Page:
[ Parent ]

try advocating the violent overthrow of the US gov (4.00 / 2) (#25)
by streetlawyer on Tue Jan 02, 2001 at 11:16:11 AM EST

.... and see how far your free speech gets you. Indeed, try selling holidays in Cuba to US citizens.

--
Just because things have been nonergodic so far, doesn't mean that they'll be nonergodic forever
[ Parent ]
Shocking (2.60 / 5) (#10)
by tumeric on Fri Dec 29, 2000 at 08:16:17 PM EST

... to hear that promoting Taiwan's independence is illegal in the US.

But then that's how stupid laws get passed -- by piggy backing on a set of laws that make sense and getting lost in the noise.

[ Parent ]

So ? (2.25 / 4) (#12)
by Anonymous 7324 on Sat Dec 30, 2000 at 10:39:43 AM EST

Using the internet to...incite the overthrow of state power, topple the socialist system or... destroy national unity" are constituted as crimes. Other activities on the internet deemed as crimes are: Breaking into networks concerned with national affairs, defence and advanced technology Creating and disseminating computer viruses Promoting Taiwan's independence organising "cults" Establishing pornographic websites and providing links to such websites Spreading rumours to manipulate stock prices Tampering with personal e-mails Wait, wait, with the exception of porno, which is something to do with national values and equally illegal offline, and the Taiwan thing, which may well be considered aiding and abetting the enemy, the rest of these are illegal in the U.S. as well. So uh, your point?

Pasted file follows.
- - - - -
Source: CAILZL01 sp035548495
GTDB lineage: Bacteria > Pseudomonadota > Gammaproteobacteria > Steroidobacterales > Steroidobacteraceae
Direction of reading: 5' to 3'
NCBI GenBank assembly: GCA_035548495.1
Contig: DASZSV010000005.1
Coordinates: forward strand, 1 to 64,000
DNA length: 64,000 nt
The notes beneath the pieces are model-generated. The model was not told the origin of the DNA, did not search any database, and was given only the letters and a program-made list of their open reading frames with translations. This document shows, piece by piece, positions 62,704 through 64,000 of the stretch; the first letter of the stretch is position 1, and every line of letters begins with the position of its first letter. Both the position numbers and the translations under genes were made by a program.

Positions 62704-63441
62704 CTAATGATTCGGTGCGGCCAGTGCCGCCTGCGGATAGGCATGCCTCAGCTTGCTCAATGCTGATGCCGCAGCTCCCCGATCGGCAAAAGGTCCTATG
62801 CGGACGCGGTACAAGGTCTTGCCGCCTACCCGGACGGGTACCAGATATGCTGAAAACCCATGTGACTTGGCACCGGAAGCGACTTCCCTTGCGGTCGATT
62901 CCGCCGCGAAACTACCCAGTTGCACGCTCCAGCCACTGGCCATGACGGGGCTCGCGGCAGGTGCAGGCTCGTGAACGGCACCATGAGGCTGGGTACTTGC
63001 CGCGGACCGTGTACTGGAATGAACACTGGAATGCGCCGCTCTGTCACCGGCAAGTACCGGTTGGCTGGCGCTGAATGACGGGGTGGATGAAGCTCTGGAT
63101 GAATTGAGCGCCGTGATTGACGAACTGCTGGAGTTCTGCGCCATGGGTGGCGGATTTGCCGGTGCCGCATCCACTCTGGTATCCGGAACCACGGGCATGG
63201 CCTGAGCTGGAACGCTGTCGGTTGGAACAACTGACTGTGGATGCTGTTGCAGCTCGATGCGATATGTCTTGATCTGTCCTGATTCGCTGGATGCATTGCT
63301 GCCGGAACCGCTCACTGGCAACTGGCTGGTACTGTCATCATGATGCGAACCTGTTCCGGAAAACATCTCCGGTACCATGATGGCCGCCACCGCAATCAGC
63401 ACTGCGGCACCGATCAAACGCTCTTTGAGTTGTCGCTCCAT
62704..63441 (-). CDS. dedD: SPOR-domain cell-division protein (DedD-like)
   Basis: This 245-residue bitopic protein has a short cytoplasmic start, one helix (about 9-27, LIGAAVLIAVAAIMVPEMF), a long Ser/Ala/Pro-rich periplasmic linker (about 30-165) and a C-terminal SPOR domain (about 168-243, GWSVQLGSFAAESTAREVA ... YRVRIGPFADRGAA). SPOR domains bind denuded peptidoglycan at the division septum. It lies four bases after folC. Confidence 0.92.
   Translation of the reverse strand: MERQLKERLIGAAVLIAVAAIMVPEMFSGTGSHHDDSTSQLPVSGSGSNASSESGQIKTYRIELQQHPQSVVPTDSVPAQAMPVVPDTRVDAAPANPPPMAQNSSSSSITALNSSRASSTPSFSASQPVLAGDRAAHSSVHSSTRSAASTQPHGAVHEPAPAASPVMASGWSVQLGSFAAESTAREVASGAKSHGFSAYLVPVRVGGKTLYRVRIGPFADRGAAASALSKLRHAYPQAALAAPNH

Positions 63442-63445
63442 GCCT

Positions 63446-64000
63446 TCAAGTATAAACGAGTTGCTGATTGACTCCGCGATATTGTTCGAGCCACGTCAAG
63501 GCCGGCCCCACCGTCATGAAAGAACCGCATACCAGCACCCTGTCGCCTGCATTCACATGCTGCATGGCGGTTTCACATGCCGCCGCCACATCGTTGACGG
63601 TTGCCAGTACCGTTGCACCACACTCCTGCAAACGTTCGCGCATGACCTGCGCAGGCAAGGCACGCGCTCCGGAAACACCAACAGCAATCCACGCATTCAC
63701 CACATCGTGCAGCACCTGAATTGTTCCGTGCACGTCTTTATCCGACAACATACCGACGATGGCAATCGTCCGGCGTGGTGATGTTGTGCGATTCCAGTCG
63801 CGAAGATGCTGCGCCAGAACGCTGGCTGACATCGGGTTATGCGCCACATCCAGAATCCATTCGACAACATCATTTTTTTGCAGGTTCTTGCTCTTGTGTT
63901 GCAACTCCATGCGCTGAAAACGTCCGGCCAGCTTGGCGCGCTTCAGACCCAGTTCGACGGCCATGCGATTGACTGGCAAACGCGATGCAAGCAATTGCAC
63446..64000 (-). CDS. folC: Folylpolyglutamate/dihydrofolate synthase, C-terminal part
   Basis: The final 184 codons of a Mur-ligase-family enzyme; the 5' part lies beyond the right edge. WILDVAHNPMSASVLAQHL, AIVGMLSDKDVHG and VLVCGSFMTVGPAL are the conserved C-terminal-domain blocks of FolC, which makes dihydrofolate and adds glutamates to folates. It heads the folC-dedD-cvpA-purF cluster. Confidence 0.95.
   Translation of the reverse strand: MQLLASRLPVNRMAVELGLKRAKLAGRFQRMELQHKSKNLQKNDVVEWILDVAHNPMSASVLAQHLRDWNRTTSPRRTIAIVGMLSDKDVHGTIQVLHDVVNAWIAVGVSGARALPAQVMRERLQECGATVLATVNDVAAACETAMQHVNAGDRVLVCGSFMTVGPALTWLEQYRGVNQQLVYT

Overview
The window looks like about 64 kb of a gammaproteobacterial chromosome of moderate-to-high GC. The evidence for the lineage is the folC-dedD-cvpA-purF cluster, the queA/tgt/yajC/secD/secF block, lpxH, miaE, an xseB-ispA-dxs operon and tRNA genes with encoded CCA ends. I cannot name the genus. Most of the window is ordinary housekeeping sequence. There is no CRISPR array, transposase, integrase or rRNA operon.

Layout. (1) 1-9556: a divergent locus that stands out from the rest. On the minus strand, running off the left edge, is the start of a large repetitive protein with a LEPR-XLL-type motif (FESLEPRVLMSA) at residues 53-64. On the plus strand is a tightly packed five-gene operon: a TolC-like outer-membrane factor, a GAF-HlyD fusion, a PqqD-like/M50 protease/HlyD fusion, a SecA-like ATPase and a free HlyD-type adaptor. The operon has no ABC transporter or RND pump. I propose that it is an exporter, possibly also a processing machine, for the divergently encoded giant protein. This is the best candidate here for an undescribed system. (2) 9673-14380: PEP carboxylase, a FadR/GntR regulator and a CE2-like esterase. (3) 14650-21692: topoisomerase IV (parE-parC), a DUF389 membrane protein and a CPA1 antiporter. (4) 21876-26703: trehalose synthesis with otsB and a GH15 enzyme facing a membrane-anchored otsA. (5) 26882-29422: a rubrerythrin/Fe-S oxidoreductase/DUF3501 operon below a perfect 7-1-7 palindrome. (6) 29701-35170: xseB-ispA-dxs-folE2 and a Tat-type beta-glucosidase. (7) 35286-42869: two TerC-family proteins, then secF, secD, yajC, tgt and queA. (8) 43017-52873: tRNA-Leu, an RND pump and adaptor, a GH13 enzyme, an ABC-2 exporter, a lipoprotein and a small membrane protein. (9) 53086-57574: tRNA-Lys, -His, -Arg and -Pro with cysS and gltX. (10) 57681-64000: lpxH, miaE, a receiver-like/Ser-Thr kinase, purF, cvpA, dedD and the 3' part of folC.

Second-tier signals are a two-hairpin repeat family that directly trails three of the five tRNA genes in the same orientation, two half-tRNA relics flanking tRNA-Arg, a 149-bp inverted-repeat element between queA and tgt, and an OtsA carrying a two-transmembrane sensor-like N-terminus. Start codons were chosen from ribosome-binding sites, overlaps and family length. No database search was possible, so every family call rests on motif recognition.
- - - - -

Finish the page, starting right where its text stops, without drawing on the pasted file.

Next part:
come back down to earth (2.00 / 7) (#15)
by neetij on Sat Dec 30, 2000 at 10:20:12 PM EST

im quite pissed off now 'cos i wrote a bunch of stuff in reply and it didn't post. neways. to recap briefly what you did not read.